Carnage in the cold frame

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We almost didn’t go to the seed-starting workshop put on by the Cape Cod Organic Gardeners. I mean, really, you put the seed in the little pot, and give it some water and sunlight. It’s the stuff kindergarten projects are made of.

But we were willing to acknowledge that there might have been agricultural innovations since our kindergarten days, so on a recent Sunday we headed out to the Kelly Farm, where its owner, the venerable Jean Iverson, was going to teach us how to start seeds.

As long as you don't look too closely ...

We learned a lot. We learned that it’s important to use a soil mix designed to start seeds. We learned to keep seeds moist but not wet. We learned to keep them warm and dark until they sprouted, and warm and light thereafter. We learned to be ruthless in our culling. We learned that a cold frame could extend our growing system, and how to build one.

We went home empowered, and started our seeds. Kevin built our cold frame. Everything sprouted just fine. When it looked like freezing nights were behind us, we moved our seedlings into the cold frame. And that’s when the trouble started.

At least I thought that’s where the trouble started. I learned later that the trouble started when I decided to start cucumbers so early in the spring.

“Oh, no! You can’t start delicate plants like cucumbers this early,” said my friend Christl, whose gardening skills border on the mystical.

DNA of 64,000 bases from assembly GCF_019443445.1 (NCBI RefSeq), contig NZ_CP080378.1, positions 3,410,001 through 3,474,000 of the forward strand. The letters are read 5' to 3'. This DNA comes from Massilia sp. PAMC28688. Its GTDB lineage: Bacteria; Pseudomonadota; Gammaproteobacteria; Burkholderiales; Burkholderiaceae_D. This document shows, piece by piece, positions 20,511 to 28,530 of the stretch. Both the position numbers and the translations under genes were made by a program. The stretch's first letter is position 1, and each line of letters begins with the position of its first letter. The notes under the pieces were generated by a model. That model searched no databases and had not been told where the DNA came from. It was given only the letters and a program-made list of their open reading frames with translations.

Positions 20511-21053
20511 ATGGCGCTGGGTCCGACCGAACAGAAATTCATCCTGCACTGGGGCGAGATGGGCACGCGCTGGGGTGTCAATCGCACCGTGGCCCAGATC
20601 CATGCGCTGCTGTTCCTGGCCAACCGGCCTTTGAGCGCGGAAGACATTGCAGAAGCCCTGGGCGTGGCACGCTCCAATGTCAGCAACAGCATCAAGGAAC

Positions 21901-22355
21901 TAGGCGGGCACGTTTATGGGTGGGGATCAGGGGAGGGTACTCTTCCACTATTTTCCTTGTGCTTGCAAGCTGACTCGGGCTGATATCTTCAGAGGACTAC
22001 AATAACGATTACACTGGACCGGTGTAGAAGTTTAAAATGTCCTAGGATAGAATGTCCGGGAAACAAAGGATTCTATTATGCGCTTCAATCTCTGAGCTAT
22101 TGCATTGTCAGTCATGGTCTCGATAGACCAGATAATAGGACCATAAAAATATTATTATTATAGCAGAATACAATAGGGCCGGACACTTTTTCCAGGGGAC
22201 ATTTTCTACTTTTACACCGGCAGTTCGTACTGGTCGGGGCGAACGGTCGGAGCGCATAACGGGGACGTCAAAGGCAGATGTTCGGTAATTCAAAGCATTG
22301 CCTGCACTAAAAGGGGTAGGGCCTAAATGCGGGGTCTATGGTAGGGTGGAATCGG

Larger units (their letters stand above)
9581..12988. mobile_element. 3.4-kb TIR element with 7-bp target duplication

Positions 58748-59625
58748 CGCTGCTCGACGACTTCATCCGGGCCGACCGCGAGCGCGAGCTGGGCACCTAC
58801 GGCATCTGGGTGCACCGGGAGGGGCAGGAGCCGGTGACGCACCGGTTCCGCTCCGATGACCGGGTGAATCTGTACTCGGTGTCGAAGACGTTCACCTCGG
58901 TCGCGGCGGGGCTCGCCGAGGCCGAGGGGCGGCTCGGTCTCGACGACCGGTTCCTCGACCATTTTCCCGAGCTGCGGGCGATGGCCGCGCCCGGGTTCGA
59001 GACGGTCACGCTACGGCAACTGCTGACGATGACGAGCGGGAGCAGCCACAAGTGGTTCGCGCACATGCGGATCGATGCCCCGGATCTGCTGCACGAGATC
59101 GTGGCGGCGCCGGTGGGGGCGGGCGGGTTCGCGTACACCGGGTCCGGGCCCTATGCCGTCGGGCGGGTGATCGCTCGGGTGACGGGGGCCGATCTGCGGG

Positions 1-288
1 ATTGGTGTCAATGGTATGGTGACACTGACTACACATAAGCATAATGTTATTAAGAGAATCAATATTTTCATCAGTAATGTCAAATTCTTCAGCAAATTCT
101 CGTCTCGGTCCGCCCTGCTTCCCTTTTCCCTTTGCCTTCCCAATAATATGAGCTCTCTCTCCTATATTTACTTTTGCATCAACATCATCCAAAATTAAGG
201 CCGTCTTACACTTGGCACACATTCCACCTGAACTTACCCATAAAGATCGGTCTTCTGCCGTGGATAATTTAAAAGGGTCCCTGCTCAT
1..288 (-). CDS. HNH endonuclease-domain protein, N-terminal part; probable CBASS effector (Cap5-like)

cukerow

The middle row is -- well, was -- the cucumbers

As tragedies go, the Great Cucumber Die-Off doesn’t hold a candle to, say, the Spanish Flu of 1918, but it’s notable for its 100% success rate. Every seedling succumbed.

Not all is well in other parts of the cold frame. The fennel looks like it’s going to go the way of the cucumbers, and the beets are barely hanging on. In fact, many of the plants in our cold frame seem to be afflicted by Failure to Thrive. They’re not dropping dead, but there are way too many yellowish leaves and leggy stems for me to be optimistic. There’s also a general air of dispiritedness, which I’m convinced is contagious.

Last year, we didn’t bother with seeds. We simply waited for June and bought plants from local farm stands and garden stores. We put the plants in the ground, made sure they got water and sunlight, and they rewarded us amply. Remind me – what’s wrong with that?

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Comments

  1. Tamar,

    Nothing is wrong with buying started plants.

    But with started plants, you get to pick which started plants are available, not which seeds from about the state, the nation, and the world seem to make the best sense for what you want to raise, process, and eat.

    Relying on started plants is fine, unless you treasure the tomatoes, or carrots from this year, and want to plant them back again (assuming you started with non-hybrid, open pollinated plants to start with – many ‘heritage’ varieties are).

    Planning ahead properly, you can start your own seeds at a time that makes the best use of your garden and harvesting schedule. Weather permitting, of course.

    I started some seeds in front of my bedroom window, on a card table last year. I also used a cheap 13 watt flourescent ‘grow light’. Some things did well – peppers, tomatoes – others not so well – watermelon, hollyhock. My biggest challenge was getting the garden ready to plant, and getting the starts in the ground.

    Blessed be!